Any hope of rebuilding liberalism in Russia (and indeed Ukraine, albeit to a much lesser extent) therefore requires an end to the war. For some degree of authoritarianism is a natural accompaniment to every war, and regimes all over the world have exploited this to increase their own power. Equally importantly, mass support for Putin is critically dependent on the general belief that the West intends not just to defeat Russia but to cripple it as a state, and that to prevent this it is essential to support the government.
For the moment at least, this has eclipsed previously widespread resentments —which Navalny channeled — at regime corruption. No amount of Western or Russian opposition propaganda can change this Russian picture. Peace might, if it is given a chance.
For the third year in a row, globally, the number of investors in nuclear weapons producers has fallen but the overall amount invested in these companies has increased, largely thanks to some of the biggest investment banks and funds in the U.S.
“As for the U.S., while there is, like past years, indeed a dominance, and total financing from U.S.-based institutions has increased, the total number of U.S. investors has dropped for the third year in a row (similar to our global findings), and we hope to see this number will continue to fall in the coming years,” Alejandar Munoz, the report’s primary author, told Responsible Statecraft.
In 2023, the top 10 share and bondholders of nuclear weapons producing companies are all American firms. The firms — Vanguard, Capital Group, State Street, BlackRock, Wellington Management, Fidelity Investments, Newport Group, Geode Capital Holdings, Bank of America and Morgan Stanley — held $327 billion in investments in nuclear weapons producing companies in 2023, an $18 billion increase from 2022.
These companies are also profiting from the enormous government contracts they receive for developing and modernizing nuclear weapons.
“All nuclear-armed states are currently modernizing their nuclear weapon systems,” says the annual “Don’t Bank on the Bomb” report from PAX and ICAN. “In 2022, the nine nuclear-armed states together spent $82.9 billion on their nuclear weapons arsenals, an increase of $2.5 billion compared to the previous year, and with the United States spending more than all other nuclear powers combined.”
American weapons companies are some of the biggest recipients of contracts for nuclear weapons. Northrop Grumman and General Dynamics are “the biggest nuclear weapons profiteers,” according to the report. Combined, the two American weapons manufacturers have outstanding nuclear weapons related contracts with a combined potential value of at least $44.9 billion.
Those enormous government contracts for nuclear weapons, alongside contracts for conventional weapons, have helped make nuclear weapons producers an attractive investment for American investment banks and funds.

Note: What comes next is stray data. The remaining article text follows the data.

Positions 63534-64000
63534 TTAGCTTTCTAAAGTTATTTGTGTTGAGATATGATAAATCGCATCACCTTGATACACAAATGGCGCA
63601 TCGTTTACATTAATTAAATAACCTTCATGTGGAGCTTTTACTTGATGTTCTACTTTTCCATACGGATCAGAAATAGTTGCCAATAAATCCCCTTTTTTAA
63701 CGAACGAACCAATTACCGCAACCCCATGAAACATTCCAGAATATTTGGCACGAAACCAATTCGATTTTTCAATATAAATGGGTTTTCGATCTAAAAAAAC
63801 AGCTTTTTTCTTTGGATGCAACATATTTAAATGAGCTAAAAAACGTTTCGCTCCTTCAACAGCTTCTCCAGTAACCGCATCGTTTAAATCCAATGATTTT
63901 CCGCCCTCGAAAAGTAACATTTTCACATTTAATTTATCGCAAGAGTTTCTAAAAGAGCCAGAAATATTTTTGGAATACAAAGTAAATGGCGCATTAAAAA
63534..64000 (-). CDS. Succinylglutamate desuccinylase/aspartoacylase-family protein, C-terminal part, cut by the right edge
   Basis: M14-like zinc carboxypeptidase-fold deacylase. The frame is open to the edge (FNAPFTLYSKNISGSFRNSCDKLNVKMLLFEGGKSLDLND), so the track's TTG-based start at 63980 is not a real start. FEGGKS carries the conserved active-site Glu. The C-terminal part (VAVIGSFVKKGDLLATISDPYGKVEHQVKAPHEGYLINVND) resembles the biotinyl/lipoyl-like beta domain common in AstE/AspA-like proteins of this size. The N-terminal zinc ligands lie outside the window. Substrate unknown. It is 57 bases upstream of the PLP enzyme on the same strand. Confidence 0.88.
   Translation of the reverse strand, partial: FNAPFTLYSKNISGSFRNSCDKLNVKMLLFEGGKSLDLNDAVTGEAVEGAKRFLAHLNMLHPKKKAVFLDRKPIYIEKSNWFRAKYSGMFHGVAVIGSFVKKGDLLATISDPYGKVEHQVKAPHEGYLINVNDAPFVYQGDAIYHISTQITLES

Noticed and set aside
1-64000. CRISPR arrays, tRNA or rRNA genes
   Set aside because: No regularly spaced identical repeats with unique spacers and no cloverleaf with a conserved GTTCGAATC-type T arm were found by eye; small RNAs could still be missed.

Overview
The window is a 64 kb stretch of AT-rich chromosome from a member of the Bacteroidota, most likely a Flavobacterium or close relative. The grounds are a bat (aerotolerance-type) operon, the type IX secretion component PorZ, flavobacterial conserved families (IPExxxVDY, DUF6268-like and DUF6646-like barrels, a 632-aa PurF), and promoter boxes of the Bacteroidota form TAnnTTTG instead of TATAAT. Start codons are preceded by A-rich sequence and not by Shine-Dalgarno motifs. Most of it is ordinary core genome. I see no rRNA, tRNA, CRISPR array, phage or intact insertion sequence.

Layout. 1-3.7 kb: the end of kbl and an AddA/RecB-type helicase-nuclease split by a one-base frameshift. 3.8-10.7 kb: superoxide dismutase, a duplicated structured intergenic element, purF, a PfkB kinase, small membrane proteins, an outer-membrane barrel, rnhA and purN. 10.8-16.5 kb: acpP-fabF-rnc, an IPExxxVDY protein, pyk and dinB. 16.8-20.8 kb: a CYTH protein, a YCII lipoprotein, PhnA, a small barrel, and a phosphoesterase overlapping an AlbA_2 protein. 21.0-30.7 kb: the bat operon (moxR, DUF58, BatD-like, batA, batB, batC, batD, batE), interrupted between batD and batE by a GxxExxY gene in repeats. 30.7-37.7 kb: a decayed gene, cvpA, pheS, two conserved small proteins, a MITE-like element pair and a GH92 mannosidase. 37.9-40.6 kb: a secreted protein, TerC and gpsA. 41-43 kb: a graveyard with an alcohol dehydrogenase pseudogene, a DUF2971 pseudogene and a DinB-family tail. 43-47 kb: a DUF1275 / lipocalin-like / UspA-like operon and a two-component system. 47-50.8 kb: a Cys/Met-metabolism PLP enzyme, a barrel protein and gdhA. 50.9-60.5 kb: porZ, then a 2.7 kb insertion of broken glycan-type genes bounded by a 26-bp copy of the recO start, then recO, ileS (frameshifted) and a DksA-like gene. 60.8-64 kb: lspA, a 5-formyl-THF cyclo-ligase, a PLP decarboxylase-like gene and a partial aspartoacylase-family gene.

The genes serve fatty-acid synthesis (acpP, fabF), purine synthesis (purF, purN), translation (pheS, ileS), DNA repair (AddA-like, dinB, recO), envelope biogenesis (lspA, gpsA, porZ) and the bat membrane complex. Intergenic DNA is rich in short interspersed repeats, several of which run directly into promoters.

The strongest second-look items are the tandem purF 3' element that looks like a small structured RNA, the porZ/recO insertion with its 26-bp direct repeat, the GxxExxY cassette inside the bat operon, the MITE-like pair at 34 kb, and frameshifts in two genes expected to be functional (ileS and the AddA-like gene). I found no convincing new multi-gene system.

“Altogether, 287 financial institutions were identified for having substantial financing or investment relations with 24 companies involved in nuclear weapon production,” says the report. “$477 billion was held in bonds and shares, and $343 billion was provided in loans and underwriting.”
The report notes that while the total amount invested in nuclear weapons has increased, the number of investors has fallen and trends toward firms in countries with nuclear weapons.
ICAN and PAX suggest that concentration may be a result of prohibitions on nuclear weapons development for signatories to the Treaty on the Prohibition of Nuclear Weapons (TPNW), a 93 signatory treaty committing to the ultimate goal of the total elimination of nuclear weapons. The report says:
The TPNW comprehensively prohibits the development, manufacturing, testing, possession, use and threat of use of nuclear weapons, as well as assistance with those acts. For companies that build the key components needed to maintain and expand countries’ nuclear arsenals, access to private funding is crucial. As such, the banks, pension funds, asset managers and other financiers that continue to invest in or grant credit to these companies allow for the production of inhumane and indiscriminate weapons to proceed. By divesting from their business relationships with these companies, financial institutions can reduce available capital for nuclear weapon related activities and thereby be instrumental in supporting the fulfilment of the TPNW’s objectives.
Susi Snyder, managing director of the Don’t Bank on the Bomb Project, told Responsible Statecraft that even U.S. banks, like Pittsburgh based PNC Bank, are facing shareholder pressure to divest from nuclear weapons and that the tide may be shifting as shareholders in U.S. companies grow increasingly sensitive to investments in nuclear weapons.
“For three years shareholder resolutions have been put forward at PNC bank raising concerns that their investments in nuclear weapon producers are a violation of the Treaty on the Prohibition of Nuclear Weapons (TPNW), and that they are not in line with the bank's overall human rights policy guidelines,” she said.